How does sentencing work in youth criminal court?

1. Understand the possible youth sentences

Most youth sentences don’t include because jail is to be used as a last resort.

The Crown will ask for a jail where the is serious, violent, or where the young person has a history of not following non-custodial sentences.

Jail sentences can be served in deferred or open or closed custody. In all youth cases where the Crown is seeking custody, the presumption is open custody. The Crown must prove why a more restrictive level of custody is necessary.

Deferred custody sentences are for a maximum of six months. It’s not available for offences where a young person caused or attempted to cause serious harm. Deferred custody is a sentence served in the community. It often has terms like or . If you don’t follow these terms, you may have to serve the remainder of your sentence in custody.

Open custody are like group homes. If you’re in open custody, you must stay in the group home unless you have permission to leave.

Secure custody is where young offenders are separated from the community. There may be security measures, like fencing.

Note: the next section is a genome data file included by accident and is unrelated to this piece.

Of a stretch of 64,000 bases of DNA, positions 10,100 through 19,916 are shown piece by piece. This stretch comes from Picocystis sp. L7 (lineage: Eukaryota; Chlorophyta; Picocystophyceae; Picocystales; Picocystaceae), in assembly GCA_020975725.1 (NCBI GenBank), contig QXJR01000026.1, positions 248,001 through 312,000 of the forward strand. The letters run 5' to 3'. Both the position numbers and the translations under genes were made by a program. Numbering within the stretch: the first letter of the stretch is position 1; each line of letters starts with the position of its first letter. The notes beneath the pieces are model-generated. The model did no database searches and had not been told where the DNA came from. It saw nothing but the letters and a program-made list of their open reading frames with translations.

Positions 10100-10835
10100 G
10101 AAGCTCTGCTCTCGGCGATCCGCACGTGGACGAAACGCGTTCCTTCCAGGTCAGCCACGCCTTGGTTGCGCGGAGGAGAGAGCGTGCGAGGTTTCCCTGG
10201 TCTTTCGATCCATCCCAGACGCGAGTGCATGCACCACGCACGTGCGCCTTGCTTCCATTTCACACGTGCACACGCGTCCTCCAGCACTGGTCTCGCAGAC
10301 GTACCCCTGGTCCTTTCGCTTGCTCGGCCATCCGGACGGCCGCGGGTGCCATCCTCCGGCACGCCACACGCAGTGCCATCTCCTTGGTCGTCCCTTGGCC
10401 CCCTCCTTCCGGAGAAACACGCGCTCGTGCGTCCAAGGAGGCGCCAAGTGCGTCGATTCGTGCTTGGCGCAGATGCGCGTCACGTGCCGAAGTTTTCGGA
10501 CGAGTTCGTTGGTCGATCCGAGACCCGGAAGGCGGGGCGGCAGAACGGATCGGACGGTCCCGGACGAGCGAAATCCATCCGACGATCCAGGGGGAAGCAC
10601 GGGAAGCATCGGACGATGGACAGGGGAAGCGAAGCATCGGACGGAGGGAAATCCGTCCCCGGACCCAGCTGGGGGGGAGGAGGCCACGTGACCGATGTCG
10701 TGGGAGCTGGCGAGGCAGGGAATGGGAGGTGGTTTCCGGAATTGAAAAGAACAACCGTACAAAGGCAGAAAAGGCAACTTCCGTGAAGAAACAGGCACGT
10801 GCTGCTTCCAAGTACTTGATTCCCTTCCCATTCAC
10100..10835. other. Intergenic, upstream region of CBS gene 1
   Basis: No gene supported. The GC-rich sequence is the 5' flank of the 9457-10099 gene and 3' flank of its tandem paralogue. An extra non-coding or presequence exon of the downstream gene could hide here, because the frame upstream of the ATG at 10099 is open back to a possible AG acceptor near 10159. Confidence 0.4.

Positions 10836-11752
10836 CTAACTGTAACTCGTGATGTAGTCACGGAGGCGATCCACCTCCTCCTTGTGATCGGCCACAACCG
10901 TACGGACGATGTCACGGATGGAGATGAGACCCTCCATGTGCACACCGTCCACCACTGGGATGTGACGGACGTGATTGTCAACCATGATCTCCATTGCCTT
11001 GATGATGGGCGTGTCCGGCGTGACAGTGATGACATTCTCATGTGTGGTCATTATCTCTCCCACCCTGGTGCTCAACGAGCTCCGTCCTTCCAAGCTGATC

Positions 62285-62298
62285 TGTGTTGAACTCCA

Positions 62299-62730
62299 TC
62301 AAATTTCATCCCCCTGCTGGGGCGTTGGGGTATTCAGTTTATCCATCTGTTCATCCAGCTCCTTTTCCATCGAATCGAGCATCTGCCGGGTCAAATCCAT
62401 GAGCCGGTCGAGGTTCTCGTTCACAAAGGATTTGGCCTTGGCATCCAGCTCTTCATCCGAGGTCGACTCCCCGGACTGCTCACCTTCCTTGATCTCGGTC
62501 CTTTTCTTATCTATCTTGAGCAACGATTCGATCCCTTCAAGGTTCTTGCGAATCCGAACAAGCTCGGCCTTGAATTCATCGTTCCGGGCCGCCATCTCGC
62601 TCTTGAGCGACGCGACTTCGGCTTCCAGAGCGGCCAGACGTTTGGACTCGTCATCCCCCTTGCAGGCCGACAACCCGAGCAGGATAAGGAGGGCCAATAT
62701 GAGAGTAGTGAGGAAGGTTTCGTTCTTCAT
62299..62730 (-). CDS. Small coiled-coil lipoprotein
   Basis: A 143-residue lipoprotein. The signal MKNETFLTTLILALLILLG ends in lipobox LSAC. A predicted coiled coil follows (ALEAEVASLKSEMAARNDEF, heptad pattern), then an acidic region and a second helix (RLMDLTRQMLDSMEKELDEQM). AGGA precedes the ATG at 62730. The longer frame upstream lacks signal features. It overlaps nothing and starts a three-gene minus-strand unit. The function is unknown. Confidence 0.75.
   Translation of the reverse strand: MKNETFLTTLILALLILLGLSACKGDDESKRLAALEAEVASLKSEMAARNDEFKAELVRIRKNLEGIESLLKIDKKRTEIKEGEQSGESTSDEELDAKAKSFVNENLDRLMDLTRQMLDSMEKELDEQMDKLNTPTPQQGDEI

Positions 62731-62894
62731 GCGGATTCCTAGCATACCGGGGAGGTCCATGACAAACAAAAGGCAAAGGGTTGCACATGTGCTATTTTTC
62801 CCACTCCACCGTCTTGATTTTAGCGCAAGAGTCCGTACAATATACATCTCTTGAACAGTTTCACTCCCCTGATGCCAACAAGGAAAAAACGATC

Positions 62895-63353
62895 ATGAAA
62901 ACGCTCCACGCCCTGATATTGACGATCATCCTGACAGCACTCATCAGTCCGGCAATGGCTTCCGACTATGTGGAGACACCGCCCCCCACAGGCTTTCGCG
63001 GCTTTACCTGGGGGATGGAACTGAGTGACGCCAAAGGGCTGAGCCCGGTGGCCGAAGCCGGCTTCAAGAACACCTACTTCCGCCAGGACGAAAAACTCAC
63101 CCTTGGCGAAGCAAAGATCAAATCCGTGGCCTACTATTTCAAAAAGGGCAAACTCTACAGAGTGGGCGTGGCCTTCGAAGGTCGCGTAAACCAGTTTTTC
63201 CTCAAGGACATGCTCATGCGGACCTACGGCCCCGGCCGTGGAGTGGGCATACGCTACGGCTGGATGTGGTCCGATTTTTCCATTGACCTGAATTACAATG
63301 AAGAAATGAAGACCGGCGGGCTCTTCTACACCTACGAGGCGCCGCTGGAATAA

If there is a realistic possibility your sentence will include custody, you will likely get a legal aid certificate for a free lawyer, if you haven’t hired your own. Your lawyer will discuss possible custody sentences with you.

Sentences that do not include custody

The following youth sentences don’t include custody:

  • Reprimand: the judge lectures or warns you about your actions.
  • Absolute discharge: the judge gives you no punishment.
  • Conditional discharge: you must follow specific rules for a certain amount of time, which could last up to 2 years. If you don’t follow the rules the judge could change your sentence.
  • Fine: the maximum fine for youth is $1,000.
  • Restitution or compensation: you return or replace property you took or damaged, or you pay the victim for the harm or financial loss you caused.
  • Personal service or community service: you do work to help the victim or to help the community. The maximum is 240 hours of work over a year.
  • Prohibition: you’re not allowed to have something in your possession. This usually refers to weapons.
  • Probation: you must follow certain rules and report to a officer. Probation can be a maximum of 2 or 3 years depending on how many offences you committed.
  • Supervision or attendance program: you attend a program to help you change your behaviour. The judge must think you’re a good candidate for the program.

All youth sentences include a youth record. Your youth record will be destroyed after a certain amount of time depending on your sentence. For example, it will be destroyed after:

  • 2 months if the sentence was a reprimand
  • 1 year if the sentence was an
  • 3 to 5 years for all other sentences
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